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Tag : InspiringAction

The Rhinoceros and the Unicorn

THE RHINOCEROS AND THE UNICORN - an excerpt from The Change Agent's Cookbook

Did you ever wonder where unicorns come from?

No one has ever seen one, because they only exist as an idea or a myth. So, where did the myth come from?

Imagine a time before photography, videography, TV, film, Instagram, all of it… a time when information was passed mouth to ear and walked on foot.

In 400 B.C.E., the historian Ctesias wrote about the one-horned creature for the first time in Greek literature. He was probably referring to the Indian rhinoceros, but readers imagined unicorns.

People hear about a rhinoceros and they imagine a unicorn.

That’s the short of it.

Author and essayist, Adam Gopnik, uses the story of the rhinoceros and the unicorn to explain the difference between modern liberalism (a rhinoceros) and other political philosophies (libertarianism, communism, anarcho-syndicalism, etc.) which he likens to unicorns.

Unicorns are ideal. They have a sort of mythic perfection. We love to think about unicorns. We like to believe in unicorns.

On the other hand, a rhinoceros is an awkward thing. It’s basically a pig with a horn on its head. It’s funny to look at and is politely ignored by proponents of Intelligent Design.

The rhinoceros is a compromise. The rhinoceros is also a perfectly successful animal.

We like our ideals ideal. We like our goals and objectives that way too. We want to build our businesses to some ideal template, some golden form of a business.

Often one hears talk of the leader of successful challenger in a category spoken of in unicorn-like terms.

“Why aren’t we more like Netflix? Google? Apple? Wieden? Droga? RGA? BFG? CPB? DDB? etc.…?”

Tech disrupters with billion dollar-plus valuations are even known as “unicorns.”

They are not. They are rhinoceroses.

Everything successful is an evolved compromise. So, instead of trying to force people into inhuman ideals, why don’t we try to build our organizations from splendid compromises. Why don’t we use the parts well, respecting each one as a successful animal?

Yes, the result may be funny to look at, a bit awkward and ungainly, but it will also be real and more likely successful. And it will be human too.

Why don’t we try to build rhinoceroses rather than unicorns?

Behavior Change Marketing is a rhinoceros, not a unicorn. It isn’t an impossible idea, nor does it claim to be a pure and new thing in the world. It isn’t merely academic and philosophical.

Behavior Change Marketing integrates perspectives and learning from a range of disciplines.

It recognizes that Behavioral Economics is nice old Behavioral Science with some great PR.

We accept the gifts of Behavioral Economics, but we equally welcome that longer heritage of concepts and learnings from Behavioral Science more broadly.

Our long experience in the trenches of direct and digital marketing have taught us that the single best funded program of behavioral economics experiments and their results are mostly lost to us. Lost because their very existence constituted the protected trade secrets of the companies that ran them.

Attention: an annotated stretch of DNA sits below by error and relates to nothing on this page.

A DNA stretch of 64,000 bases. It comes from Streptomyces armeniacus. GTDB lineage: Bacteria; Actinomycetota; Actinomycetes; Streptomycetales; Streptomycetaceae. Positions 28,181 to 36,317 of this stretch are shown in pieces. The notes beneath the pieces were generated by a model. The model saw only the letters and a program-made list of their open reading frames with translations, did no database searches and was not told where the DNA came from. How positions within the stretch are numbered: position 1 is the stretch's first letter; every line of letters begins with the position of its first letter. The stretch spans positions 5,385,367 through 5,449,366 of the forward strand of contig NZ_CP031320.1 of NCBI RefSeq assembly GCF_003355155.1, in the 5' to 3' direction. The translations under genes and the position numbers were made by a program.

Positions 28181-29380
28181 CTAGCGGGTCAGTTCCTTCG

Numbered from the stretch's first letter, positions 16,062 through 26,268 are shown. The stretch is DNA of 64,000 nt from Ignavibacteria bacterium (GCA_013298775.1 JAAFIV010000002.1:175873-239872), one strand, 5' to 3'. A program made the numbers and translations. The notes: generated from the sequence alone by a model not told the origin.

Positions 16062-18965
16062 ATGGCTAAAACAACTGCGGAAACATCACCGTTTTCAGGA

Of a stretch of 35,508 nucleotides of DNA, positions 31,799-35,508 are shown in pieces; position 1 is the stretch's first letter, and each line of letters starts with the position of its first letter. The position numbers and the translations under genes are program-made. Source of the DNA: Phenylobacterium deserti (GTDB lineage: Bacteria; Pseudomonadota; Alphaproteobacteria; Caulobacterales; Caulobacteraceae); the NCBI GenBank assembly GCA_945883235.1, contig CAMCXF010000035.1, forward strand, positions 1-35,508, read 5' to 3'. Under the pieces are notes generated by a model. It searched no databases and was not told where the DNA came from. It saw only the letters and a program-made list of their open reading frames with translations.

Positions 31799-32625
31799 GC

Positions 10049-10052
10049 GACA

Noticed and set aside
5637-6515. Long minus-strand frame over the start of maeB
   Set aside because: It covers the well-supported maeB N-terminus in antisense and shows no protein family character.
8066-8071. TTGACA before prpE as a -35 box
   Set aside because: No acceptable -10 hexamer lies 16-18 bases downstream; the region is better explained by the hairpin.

These hundreds of thousands of A/B split tests, multi-cell tests and other experiments form priceless expertise carried around in the heads of venerable brand response wizards, are sometimes set down in writing but always through the distorting lens of hagiographic self-promotion, agency promotion or awards entries.

The knowledge is legend, and much of it is lost to science. That said, we will take all of it we can get, and we will work to see our clients and the broader world get as much benefit from this Fort Knox of intellectual property as we can.

Equally we recognize that the first design thinkers were not denizens of Silicon Valley in the early 2000s, that design thinking was not an invention but at best a rediscovery. If you want to read an excellent compendium of astonishing design thinking, read the Federalist Papers, Hamilton, Jay and Madison’s case study and pitch presentation of their brilliant and flawed rhinocerian creation, the U.S. Constitution.

No, design thinking has been with us a long, long, time. In fact, it took science to get us off the trail of design thinking. Science limited its scope. For example, economics focused on rational homo economicus rather than irrational human beings, and behaviorism focused on observable behavior and demeaned cognition. In dealing with shadows of human beings rather than the whole, scientific thinking led to flat, rational, poor design and communication.

Design thinking was a rediscovery, an attempt to make whole again, to bring in empathy, humanity, uncertainty and chaotic reality. Behavior Change Marketing integrates design thinking as well.

The field of Positive Psychology has seen enormous growth in influence over the past two decades. Today, nations consider Gross National Happiness along with Gross National Product and Subjective Wellbeing is measured by the U.N. to balance their scorecard in evaluating the progress of nations.

And Evolutionary Psychology has helped us to understand the important of signaling, including self-signaling, which challenges the logical, simple, rational and largely incorrect view of human motivation.

The Modern Era loves Unicorns. We love the mythic simplicity. We want to believe that class struggle along drives history and that the future is knowable. A mechanical view of the Universe and envy of natural sciences supported a culture of simple certainty. But, today we understand that even our physics doesn’t operate that way. That, at the best, there is probability. That even if you know everything about the present, you cannot predict the future with any certainty. Randomness is a feature of every system.